The South Korean performing arts scene has experienced a sharp rise in revenue thanks to the lifting of nearly all social distancing rules, like gathering limits, about two weeks ago, industry data showed Wednesday.
The combined revenue of 2,051 theatrical plays, musicals, classical concerts and other performances reached 17.3 billion won ($13.7 million) from April 18 to Sunday, according to the data by the Korea Performing Arts Box Office Information System.
The numbers more than trebled from 3.9 billion won tallied over the same period in 2020 upon the outbreak of the COVID-19 pandemic.
They also marked a 54.4 percent on-year surge from 11.2 billion won tallied last year.
The sharp increase came as most of South Korea's COVID-19 social distancing restrictions, including middle-seat vacancy rules, gathering limits and business hour curfews, were scrapped in South Korea from April 18 as part of the country's efforts to return to pre-pandemic normalcy.
Under the relaxed guidelines, auditoriums and concert halls no longer need to leave an empty seat between different parties, while spectators are allowed to drink or eat in indoor theaters.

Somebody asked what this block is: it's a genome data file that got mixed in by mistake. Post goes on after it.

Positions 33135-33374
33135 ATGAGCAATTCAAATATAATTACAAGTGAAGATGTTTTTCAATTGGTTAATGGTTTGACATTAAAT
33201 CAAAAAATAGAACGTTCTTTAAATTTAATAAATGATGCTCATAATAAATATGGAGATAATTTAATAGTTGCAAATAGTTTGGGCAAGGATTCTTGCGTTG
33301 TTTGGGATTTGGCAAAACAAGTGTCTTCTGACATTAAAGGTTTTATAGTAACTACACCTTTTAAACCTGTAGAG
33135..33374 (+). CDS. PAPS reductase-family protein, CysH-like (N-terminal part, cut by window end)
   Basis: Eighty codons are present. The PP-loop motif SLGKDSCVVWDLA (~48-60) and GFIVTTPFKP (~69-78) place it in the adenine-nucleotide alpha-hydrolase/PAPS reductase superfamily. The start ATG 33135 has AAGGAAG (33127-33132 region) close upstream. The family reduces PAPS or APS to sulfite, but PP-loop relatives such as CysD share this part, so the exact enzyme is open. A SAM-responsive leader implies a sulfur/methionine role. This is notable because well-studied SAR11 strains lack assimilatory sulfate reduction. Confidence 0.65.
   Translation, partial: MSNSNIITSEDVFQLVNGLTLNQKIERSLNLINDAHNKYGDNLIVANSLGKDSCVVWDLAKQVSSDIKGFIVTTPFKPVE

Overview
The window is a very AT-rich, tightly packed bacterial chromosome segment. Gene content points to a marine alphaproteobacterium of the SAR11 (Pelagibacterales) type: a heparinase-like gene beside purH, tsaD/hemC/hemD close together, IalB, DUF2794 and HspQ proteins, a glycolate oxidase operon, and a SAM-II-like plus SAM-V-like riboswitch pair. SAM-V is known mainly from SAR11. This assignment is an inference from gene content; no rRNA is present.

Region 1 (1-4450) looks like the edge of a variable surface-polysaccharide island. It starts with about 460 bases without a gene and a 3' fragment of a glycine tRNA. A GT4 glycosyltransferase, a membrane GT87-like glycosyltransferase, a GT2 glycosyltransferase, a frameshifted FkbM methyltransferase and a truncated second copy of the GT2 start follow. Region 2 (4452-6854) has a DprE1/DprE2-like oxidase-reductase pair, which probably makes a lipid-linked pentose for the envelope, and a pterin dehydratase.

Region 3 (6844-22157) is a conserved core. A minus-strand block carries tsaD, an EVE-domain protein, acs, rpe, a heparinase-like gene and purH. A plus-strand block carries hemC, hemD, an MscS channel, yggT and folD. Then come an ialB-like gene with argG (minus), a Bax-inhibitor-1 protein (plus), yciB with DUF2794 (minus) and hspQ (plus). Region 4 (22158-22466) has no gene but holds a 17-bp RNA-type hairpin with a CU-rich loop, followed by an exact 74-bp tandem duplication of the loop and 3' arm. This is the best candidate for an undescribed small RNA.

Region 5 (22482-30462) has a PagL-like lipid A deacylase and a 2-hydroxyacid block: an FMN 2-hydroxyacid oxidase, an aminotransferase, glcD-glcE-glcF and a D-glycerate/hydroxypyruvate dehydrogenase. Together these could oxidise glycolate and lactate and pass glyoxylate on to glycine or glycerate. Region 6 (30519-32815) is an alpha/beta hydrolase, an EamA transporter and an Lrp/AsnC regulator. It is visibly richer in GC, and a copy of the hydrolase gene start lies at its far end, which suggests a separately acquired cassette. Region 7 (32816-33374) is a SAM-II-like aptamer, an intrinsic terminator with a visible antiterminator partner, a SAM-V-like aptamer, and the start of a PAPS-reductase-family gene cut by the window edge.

Steady-selling big-budget musicals, including "Death Note: The Musical," "Jekyll & Hyde" and "King Arthur," have also played a role in bringing back people to theaters in recent weeks.
At the same time, movie theaters also enjoyed a rise in spectators over the two-week period after the removal of pandemic-driven curbs.
A total of 1.7 million people came to cinemas for the two weeks through Sunday, nearly tripling from 587,000 visitors in the same period in 2020.
Insiders said the local performing arts scene and film industry are expected to enjoy a further boost in coming months thanks to upcoming performances by big-name foreign artists, outdoor K-pop concerts, and Hollywood and homegrown blockbuster movies. (Yonhap)